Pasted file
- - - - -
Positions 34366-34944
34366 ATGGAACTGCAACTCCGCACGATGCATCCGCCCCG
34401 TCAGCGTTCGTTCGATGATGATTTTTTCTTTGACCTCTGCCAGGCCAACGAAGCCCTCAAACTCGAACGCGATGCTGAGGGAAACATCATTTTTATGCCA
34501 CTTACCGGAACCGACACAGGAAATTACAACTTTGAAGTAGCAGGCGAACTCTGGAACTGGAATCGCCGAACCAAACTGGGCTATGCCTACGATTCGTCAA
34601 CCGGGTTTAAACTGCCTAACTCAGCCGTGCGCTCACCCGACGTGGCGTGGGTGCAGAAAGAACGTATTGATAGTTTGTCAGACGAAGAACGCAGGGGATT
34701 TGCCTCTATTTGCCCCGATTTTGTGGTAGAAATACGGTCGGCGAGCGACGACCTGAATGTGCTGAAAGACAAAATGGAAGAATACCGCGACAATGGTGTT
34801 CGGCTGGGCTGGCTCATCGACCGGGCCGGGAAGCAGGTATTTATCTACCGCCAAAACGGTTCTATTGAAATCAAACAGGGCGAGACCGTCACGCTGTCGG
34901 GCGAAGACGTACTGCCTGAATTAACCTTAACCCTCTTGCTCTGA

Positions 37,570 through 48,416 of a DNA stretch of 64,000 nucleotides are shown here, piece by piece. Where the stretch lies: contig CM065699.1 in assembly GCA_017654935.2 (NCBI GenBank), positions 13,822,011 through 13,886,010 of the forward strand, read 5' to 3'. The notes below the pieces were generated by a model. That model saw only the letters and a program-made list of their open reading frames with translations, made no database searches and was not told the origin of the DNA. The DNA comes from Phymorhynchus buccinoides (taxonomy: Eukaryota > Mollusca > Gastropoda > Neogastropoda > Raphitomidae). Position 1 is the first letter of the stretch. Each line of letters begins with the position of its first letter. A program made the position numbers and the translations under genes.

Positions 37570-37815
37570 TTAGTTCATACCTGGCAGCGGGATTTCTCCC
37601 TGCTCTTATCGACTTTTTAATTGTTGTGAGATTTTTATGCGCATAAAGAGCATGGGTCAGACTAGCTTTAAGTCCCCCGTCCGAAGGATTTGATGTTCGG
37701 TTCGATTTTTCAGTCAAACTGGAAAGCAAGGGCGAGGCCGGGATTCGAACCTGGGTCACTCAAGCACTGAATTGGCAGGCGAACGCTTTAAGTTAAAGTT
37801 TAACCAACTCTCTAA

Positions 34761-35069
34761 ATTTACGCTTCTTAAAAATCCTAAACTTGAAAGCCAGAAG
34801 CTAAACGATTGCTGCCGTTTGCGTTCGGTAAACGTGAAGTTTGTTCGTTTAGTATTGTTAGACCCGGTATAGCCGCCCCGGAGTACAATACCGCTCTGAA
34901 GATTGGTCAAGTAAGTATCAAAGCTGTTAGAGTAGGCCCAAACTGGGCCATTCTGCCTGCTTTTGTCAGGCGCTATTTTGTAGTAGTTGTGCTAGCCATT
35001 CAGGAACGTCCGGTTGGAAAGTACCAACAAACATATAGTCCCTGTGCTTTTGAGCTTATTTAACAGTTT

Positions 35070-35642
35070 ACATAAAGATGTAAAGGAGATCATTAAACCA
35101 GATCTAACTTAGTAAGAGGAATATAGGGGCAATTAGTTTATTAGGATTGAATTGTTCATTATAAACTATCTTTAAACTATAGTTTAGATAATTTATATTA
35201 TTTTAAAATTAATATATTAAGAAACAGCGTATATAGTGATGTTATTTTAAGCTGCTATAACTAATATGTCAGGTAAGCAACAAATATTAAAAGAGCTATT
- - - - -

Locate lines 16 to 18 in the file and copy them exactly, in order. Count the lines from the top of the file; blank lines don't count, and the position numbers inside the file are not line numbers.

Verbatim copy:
34761 ATTTACGCTTCTTAAAAATCCTAAACTTGAAAGCCAGAAG
34801 CTAAACGATTGCTGCCGTTTGCGTTCGGTAAACGTGAAGTTTGTTCGTTTAGTATTGTTAGACCCGGTATAGCCGCCCCGGAGTACAATACCGCTCTGAA
34901 GATTGGTCAAGTAAGTATCAAAGCTGTTAGAGTAGGCCCAAACTGGGCCATTCTGCCTGCTTTTGTCAGGCGCTATTTTGTAGTAGTTGTGCTAGCCATT